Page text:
Salil Kumar Datta, J.
1. This is an appeal against judgment and decree of reversal. Plot Number 83 Mouja Andul P.S. Sankrail is a common passage in which the plaintiffs and the defendants, as transferees, are co-sharers. The common passage is flanked on one side by the houses of the plaintiffs Nos. 1 and 2 and on the other side by the houses of the plaintiff No. 3 and other defendants. According to the plaintiffs' case, the common passage was created for ingress and egress, space for repairs of structures, passage for light and air, and rain water and also for laying electric wires. There was an agreement to keep the common passage open to the sky for beneficent enjoyment of the dwelling houses on either sides of the common passage and their privacy was thereby maintained. The defendants by force completed all arrangements to construct a balcony from their house over the common passage. It was said that the defendants had no right to make such construction, which if made would cause permanent obstruction to the common passage and change its nature and character causing irreparable injury to the other owners, the plaintiffs. The plaintiffs in the circumstances instituted the suit for permanent injunction restraining the defendants from making any construction over the common passage.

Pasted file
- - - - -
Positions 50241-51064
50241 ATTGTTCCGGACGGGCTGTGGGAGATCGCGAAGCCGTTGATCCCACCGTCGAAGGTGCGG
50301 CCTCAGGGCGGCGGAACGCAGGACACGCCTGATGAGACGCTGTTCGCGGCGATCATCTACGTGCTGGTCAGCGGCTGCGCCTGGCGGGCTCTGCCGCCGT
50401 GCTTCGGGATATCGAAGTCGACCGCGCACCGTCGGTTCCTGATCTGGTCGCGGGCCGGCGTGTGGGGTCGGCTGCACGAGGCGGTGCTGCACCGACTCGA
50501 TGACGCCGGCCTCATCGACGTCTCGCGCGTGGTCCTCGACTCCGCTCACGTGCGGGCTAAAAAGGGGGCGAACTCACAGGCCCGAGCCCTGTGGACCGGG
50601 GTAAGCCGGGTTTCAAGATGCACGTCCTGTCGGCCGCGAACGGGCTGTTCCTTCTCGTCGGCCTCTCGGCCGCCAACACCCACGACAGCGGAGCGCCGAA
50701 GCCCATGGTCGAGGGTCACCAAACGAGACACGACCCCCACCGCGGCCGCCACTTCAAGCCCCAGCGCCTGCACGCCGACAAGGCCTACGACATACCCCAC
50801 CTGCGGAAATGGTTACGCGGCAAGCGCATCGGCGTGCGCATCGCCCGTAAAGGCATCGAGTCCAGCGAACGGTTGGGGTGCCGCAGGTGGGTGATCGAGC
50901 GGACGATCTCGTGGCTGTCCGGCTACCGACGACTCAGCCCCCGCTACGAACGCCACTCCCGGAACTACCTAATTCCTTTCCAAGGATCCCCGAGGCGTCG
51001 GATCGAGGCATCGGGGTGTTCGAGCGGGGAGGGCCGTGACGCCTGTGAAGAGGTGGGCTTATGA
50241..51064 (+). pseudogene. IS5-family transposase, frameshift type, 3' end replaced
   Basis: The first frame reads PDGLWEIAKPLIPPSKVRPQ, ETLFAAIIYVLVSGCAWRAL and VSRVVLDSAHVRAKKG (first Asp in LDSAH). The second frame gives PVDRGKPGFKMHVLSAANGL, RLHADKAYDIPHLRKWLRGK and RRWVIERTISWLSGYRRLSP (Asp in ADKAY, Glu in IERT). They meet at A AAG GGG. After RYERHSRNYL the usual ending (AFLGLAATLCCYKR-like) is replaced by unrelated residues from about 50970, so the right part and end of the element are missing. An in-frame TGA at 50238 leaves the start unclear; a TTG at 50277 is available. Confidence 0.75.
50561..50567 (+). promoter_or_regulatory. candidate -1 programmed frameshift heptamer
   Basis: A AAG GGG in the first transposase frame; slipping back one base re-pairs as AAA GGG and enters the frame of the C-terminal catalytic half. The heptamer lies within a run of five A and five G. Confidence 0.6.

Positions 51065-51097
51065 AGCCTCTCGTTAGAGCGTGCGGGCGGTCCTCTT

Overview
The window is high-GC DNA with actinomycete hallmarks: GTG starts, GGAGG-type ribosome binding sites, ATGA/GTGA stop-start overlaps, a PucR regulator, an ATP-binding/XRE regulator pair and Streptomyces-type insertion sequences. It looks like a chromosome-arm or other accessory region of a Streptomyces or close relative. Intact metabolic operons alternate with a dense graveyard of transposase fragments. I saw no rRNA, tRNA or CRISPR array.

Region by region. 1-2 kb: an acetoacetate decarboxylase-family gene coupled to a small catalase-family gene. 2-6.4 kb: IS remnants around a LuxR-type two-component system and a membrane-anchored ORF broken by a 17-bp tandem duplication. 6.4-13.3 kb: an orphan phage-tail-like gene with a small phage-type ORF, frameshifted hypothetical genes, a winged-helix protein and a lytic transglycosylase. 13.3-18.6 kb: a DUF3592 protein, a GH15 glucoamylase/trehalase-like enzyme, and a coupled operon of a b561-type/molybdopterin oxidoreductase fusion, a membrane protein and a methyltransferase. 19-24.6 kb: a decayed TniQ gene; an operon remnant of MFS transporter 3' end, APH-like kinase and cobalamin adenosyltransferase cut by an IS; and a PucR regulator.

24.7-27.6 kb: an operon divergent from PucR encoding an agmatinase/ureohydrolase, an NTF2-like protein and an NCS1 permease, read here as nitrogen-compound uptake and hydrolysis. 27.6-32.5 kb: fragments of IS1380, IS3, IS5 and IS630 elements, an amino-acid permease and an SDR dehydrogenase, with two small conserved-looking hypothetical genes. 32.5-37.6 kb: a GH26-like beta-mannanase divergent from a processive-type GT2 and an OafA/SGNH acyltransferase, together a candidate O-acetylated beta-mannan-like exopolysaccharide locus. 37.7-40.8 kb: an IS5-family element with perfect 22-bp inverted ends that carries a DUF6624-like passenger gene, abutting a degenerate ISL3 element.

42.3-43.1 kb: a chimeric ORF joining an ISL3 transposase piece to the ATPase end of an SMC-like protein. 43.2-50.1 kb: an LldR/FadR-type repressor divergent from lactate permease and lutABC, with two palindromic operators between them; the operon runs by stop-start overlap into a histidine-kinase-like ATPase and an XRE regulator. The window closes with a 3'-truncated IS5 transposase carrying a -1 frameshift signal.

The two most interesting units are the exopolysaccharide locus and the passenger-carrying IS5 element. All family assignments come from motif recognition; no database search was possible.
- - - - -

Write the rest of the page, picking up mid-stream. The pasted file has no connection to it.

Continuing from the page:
2. The defendants filed their written statement denying that there was any agreement among co-sharers to keep the common passage free upto the sky-Further, it was said, there would be no obstruction to the common passage as the balcony 16 2/3' X 2 1/2', would be supported by the first floor roof of the defendants' house, covering only an insignificant portion of the common passage while there would be no occasion for affecting the light and air to the plaintiffs' residences as they are far away from the proposed balcony.